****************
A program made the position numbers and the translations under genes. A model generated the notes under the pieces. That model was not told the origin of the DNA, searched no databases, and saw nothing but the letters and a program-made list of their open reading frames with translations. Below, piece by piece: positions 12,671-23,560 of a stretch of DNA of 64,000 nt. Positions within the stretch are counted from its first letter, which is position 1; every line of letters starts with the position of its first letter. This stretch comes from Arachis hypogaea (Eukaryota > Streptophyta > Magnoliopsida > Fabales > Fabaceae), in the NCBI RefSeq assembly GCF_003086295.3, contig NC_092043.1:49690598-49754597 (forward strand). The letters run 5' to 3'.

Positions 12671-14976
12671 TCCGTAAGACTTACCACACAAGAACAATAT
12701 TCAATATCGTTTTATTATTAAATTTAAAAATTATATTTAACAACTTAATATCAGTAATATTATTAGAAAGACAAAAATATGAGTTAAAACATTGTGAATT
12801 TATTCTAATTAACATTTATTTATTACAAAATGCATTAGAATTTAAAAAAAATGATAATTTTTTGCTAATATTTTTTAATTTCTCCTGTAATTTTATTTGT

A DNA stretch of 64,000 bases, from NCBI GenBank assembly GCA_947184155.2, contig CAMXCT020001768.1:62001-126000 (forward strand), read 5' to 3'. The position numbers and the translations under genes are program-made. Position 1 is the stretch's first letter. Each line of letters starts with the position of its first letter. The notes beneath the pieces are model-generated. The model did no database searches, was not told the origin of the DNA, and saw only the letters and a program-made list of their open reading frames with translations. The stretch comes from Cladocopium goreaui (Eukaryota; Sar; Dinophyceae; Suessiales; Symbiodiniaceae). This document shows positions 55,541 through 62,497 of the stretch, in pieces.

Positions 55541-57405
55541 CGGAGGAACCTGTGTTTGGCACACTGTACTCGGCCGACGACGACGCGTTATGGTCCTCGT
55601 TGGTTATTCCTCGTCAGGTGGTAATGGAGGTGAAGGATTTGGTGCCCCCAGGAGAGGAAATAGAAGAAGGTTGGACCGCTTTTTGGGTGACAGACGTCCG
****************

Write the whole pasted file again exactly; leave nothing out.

A program made the position numbers and the translations under genes. A model generated the notes under the pieces. That model was not told the origin of the DNA, searched no databases, and saw nothing but the letters and a program-made list of their open reading frames with translations. Below, piece by piece: positions 12,671-23,560 of a stretch of DNA of 64,000 nt. Positions within the stretch are counted from its first letter, which is position 1; every line of letters starts with the position of its first letter. This stretch comes from Arachis hypogaea (Eukaryota > Streptophyta > Magnoliopsida > Fabales > Fabaceae), in the NCBI RefSeq assembly GCF_003086295.3, contig NC_092043.1:49690598-49754597 (forward strand). The letters run 5' to 3'.

Positions 12671-14976
12671 TCCGTAAGACTTACCACACAAGAACAATAT
12701 TCAATATCGTTTTATTATTAAATTTAAAAATTATATTTAACAACTTAATATCAGTAATATTATTAGAAAGACAAAAATATGAGTTAAAACATTGTGAATT
12801 TATTCTAATTAACATTTATTTATTACAAAATGCATTAGAATTTAAAAAAAATGATAATTTTTTGCTAATATTTTTTAATTTCTCCTGTAATTTTATTTGT

A DNA stretch of 64,000 bases, from NCBI GenBank assembly GCA_947184155.2, contig CAMXCT020001768.1:62001-126000 (forward strand), read 5' to 3'. The position numbers and the translations under genes are program-made. Position 1 is the stretch's first letter. Each line of letters starts with the position of its first letter. The notes beneath the pieces are model-generated. The model did no database searches, was not told the origin of the DNA, and saw only the letters and a program-made list of their open reading frames with translations. The stretch comes from Cladocopium goreaui (Eukaryota; Sar; Dinophyceae; Suessiales; Symbiodiniaceae). This document shows positions 55,541 through 62,497 of the stretch, in pieces.

Positions 55541-57405
55541 CGGAGGAACCTGTGTTTGGCACACTGTACTCGGCCGACGACGACGCGTTATGGTCCTCGT
55601 TGGTTATTCCTCGTCAGGTGGTAATGGAGGTGAAGGATTTGGTGCCCCCAGGAGAGGAAATAGAAGAAGGTTGGACCGCTTTTTGGGTGACAGACGTCCG